Global semiconductor shortage could last till first half of FY22, hurt automobile...

Global semiconductor shortage could last till first half of FY22, hurt automobile industry

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The current global semiconductor shortage, which has hit automotive companies across continents, could last through the first half of FY22 and disrupt output for an industry that is struggling to sell vehicles amid the episodic curbs on mobility.

While demand in the local market is expected to remain strong due to pent-up demand, consumer preference for personal mobility solutions and increased government spends on infrastructure, production could get affected in the first two quarters of the ongoing financial year due to the shortage of semiconductors, said Vikram Mohan, Managing Director at Pricol India.

“There is a huge shortage of semiconductors globally due to increase in demand for laptops, smartphones post the outbreak of the pandemic. This shortage is expected to linger on until September 2021,” said Mohan.

Sales could get affected by 15% in this period due to disruption in the supply chain.

Pricol is a Coimbatore-based supplier of diversified auto components like instrument clusters, sensors and switches, pumps and mechanical products, telematics solutions and wiping systems.

Despite challenges arising from shortage of semiconductors and the fresh surge in Covid-19 cases across the country, Pricol expects demand to stay strong and to grow business by 30% in the ongoing fiscal year.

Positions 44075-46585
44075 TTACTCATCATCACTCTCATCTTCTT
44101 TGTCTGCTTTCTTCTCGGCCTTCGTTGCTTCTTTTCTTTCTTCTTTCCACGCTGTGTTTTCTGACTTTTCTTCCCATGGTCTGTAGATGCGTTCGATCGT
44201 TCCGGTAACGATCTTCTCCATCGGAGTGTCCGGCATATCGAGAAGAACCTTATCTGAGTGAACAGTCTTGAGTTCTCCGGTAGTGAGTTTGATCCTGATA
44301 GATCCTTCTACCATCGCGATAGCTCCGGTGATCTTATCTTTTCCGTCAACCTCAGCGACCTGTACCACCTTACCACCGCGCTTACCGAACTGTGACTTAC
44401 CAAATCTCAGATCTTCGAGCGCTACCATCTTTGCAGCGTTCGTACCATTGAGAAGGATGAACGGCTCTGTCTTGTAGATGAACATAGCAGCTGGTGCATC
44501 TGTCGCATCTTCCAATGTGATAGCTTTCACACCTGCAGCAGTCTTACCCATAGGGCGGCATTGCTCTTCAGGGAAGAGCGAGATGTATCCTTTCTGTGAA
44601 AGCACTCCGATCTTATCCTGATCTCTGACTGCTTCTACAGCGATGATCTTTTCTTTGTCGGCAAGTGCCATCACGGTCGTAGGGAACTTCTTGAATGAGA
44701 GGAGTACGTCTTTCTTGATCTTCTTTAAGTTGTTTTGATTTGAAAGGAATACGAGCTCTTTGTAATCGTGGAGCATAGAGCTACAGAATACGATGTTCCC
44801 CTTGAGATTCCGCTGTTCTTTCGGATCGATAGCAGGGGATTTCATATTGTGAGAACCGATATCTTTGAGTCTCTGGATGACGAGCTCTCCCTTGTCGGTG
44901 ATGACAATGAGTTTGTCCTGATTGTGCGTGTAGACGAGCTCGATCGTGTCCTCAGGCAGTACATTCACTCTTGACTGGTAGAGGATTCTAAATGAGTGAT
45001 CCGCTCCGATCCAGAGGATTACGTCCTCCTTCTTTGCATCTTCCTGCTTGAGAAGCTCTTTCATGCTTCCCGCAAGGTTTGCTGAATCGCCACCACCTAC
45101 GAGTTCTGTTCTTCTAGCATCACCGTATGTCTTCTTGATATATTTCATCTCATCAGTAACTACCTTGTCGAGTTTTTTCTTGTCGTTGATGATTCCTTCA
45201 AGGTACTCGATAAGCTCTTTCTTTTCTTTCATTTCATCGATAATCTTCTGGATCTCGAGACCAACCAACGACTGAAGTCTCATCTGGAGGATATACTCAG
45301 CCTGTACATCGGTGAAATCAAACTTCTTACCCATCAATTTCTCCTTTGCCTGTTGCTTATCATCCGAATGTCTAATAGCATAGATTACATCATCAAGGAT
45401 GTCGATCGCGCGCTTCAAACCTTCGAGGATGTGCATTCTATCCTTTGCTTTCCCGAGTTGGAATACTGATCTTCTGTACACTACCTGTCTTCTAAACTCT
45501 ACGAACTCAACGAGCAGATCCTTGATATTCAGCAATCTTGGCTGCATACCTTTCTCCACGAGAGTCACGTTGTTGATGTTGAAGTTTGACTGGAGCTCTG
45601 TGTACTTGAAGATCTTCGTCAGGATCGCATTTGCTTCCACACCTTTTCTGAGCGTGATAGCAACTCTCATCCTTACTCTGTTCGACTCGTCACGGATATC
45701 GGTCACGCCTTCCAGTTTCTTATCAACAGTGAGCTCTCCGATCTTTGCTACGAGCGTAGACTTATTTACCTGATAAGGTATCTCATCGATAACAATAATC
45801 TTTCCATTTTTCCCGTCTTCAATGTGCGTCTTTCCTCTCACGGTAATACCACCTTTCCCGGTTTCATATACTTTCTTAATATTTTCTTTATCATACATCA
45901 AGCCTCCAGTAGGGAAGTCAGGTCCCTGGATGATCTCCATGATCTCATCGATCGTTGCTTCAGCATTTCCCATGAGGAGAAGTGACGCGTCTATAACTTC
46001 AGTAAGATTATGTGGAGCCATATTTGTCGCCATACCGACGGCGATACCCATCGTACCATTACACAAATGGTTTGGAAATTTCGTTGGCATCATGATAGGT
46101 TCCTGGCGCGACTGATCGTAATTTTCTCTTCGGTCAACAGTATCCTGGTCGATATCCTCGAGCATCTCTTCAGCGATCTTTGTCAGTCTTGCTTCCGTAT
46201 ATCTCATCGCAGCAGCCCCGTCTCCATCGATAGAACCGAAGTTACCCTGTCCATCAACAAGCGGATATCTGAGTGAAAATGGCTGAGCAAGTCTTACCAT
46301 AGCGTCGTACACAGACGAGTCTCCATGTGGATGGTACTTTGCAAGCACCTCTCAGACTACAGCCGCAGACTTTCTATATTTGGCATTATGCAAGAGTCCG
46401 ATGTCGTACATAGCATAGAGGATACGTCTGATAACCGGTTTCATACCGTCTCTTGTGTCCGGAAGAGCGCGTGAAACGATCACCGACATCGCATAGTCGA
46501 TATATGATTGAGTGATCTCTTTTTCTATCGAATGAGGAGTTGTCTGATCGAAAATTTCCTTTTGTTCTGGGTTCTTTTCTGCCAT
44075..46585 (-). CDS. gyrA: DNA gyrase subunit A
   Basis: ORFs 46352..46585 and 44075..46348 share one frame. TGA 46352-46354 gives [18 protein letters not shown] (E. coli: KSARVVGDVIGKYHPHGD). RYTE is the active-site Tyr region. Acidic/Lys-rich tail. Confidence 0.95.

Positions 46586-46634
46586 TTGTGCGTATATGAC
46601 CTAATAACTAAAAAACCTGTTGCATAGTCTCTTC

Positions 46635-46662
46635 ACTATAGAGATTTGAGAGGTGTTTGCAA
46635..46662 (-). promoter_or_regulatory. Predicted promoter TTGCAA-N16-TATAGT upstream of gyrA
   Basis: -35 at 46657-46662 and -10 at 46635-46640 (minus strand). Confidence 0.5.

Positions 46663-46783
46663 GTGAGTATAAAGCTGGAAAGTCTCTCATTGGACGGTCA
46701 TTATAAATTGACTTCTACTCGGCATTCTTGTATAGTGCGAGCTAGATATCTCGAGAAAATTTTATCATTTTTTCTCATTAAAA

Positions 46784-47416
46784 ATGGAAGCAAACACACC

“We hived off our operations in Brazil, Czech Republic and Mexico, right-sized our operations, invested heavily in product and process engineering the past couple of years. All these measures helped us in improving our margins. We were able to outgrow the market in Q2, Q3 and Q4 of the last financial year,” said Mohan.

P4

Pricol had a subsidiary in Spain that was the holding arm for step-down subsidiaries in Brazil (acquired in FY15), Mexico and Czech Republic (acquired in FY18). The companies were loss-making with combined losses across three step-down subsidiaries at Rs 105 crore in FY19 and Rs 89 crore in FY20, respectively. The three companies along with Spanish holding company have now been hived off with all liabilities addressed and investment of Rs 400 crore in these companies written off. Consequently, consolidated debt on books has reduced sharply from Rs 431 crore in FY20 to Rs 283 crore as of February 2021. Pricol reported revenues of Rs 1203.29 crore in FY20. Earnings for the last financial year are scheduled to be announced on May 26.

The company said it is at the close of an investment cycle and would not need substantial resources for capital expenditure over the next couple of years. Mohan informed the company would have to consider setting up a new manufacturing facility in the western part of the country if the demand momentum remains strong, but would not require significant resources for the same. Instead, it would continue to invest up to 4.5% of its net sales in research and development to be future-ready.

Work is already on to bring in components for electric vehicles in the next two years. Pricol has a net debt of Rs 235 crore on its books, which it aims to neutralise by that time to gain leverage for the next phase of growth in the company. Mohan said, “We will have our next set of products ready by 2023. We are not looking at any acquisitions but aim to grow organically.”

“With no more cash support towards erstwhile loss making entities & heavy capex cycle behind it (invested Rs 300 crore in FY18-20), we expect B/S deleveraging exercise to gather pace”, ICICI Direct Research said in a note dated April 1, 2021.



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